According to the Oxford English Dictionary, the earliest recorded use of the of the word “bittersweet” – meaning pleasure tinged with sadness or pain – is in Chaucer’s The Canon’s Yeoman’s Tale (1387). Today, the oxymoron is well recognised, appearing perhaps most famously within English rock band The Verve’s 1997’s Bitter Sweet Symphony. It’s now the name of Munich-based photographer Christopher Thomas’s latest exhibition, on view at Ira Stehmann Fine Art.
Oxymorons are words which place two contradictory terms in conjunction. Thomas’s images do exactly that, capturing merry-go-rounds, ice cream cones, bubble gum machines, circus tents and Ferris wheels within desolate landscapes. On first glance, their glowing lights and warm colours bring to mind childhood memories and nostalgia. A sense of darkness begins to creep into the frame with each viewing; ultimately Bittersweet revolves around such oppositions. “It is about joy and fear, melancholia and warmth, gain and loss, the beginning and the end…” he says. “It’s about time and how everything changes.”
Thomas’s pictorial worlds are, typically, steeped in decay and transience. The artist has travelled to notable locations across the globe, including Chernobyl in Ukraine, which was scarred by the nuclear reactor disaster in 1986. The nearest city, Pripyat, home to around 50,000 people, was evacuated along with other communities in a 4,000 kilometre squared zone. In such places, empty gymnasia and abandoned amusement parks are Thomas’s subjects. He immortalises roller coasters, dolls and giant dinosaur statues.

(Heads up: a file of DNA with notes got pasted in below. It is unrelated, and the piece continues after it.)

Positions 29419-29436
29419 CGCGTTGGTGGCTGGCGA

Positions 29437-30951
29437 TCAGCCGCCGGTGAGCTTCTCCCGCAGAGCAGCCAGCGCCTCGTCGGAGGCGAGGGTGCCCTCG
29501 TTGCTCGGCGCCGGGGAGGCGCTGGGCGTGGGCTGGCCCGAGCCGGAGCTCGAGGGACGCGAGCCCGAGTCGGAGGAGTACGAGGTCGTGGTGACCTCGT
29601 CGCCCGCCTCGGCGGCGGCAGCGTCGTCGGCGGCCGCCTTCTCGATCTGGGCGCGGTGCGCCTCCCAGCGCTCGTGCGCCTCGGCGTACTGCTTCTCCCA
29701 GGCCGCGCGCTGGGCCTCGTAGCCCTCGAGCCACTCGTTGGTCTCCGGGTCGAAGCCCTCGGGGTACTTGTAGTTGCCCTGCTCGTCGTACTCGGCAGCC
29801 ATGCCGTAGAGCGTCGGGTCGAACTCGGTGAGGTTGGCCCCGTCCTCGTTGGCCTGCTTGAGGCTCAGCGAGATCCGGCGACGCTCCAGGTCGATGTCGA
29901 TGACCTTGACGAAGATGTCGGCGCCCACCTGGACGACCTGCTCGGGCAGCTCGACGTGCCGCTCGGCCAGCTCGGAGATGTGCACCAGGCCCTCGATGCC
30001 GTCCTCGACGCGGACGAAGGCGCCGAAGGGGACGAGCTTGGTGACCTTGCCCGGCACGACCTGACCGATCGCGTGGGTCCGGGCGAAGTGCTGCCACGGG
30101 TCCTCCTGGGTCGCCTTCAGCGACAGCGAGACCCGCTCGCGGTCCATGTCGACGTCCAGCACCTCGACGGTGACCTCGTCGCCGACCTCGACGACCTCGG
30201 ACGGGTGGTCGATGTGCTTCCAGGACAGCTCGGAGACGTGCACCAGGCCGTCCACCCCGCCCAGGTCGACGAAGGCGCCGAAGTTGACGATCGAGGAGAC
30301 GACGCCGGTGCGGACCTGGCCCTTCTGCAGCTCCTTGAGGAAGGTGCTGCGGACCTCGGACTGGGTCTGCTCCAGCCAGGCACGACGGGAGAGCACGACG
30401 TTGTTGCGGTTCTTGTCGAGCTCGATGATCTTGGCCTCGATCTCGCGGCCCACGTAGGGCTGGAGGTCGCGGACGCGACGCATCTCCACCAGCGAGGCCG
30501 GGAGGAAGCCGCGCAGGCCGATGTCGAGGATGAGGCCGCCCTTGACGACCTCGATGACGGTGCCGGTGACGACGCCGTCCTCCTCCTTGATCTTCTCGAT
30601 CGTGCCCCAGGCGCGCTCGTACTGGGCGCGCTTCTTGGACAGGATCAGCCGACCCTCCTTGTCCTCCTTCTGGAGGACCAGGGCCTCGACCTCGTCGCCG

There’s a conflicting, ever-evolving nature to Thomas’s approach. “Some images in this series are staged, they are set up with quite some effort,” he explains. “Some are found, for some I travelled far – and for some I had to trespass … Sometimes a single shot can take weeks of preparation, travel, execution and finalisation, sometimes you have to be fast and silent.” Thomas, who has worked on the collection for around 10 years, has been described as “obsessed with the past.” In many ways, this is true. The artist is preoccupied with “places where something was and is no longer so” – destinations where time has shifted. Even as a young child, he enjoyed going to the very same festival year-on-year, returning simply to imagine how the event used to be, living in a bed of memories as opposed to the present moment.
Nostalgia is part and parcel of the human experience – tied to the senses. Sounds, smells and sights evoke memories involuntarily and take us back to distinct points in time. In referencing the forgotten icons of youth, Thomas reminds us of our complex existence, and the multitudinous nature of memories – each one tinged with happiness, sadness or something in the middle. “I like it when a piece of art succeeds in striking not only one chord, but several,” he concludes.
Bittersweet is at Ira Stehmann Fine Art, Munich, until 31 August. irastehmann.com
Words: Eleanor Sutherland
1. Bittersweet 89, 2017, © Christopher Thomas, courtesy Ira Stehmann Fine Art, Munich, Germany.
2. Bittersweet 103, 2020, © Christopher Thomas, courtesy Ira Stehmann Fine Art, Munich, Germany.
3. Bittersweet 102, 2020, © Christopher Thomas, courtesy Ira Stehmann Fine Art, Munich, Germany.
4. Bittersweet 01, 2013, © Christopher Thomas, courtesy Ira Stehmann Fine Art, Munich, Germany.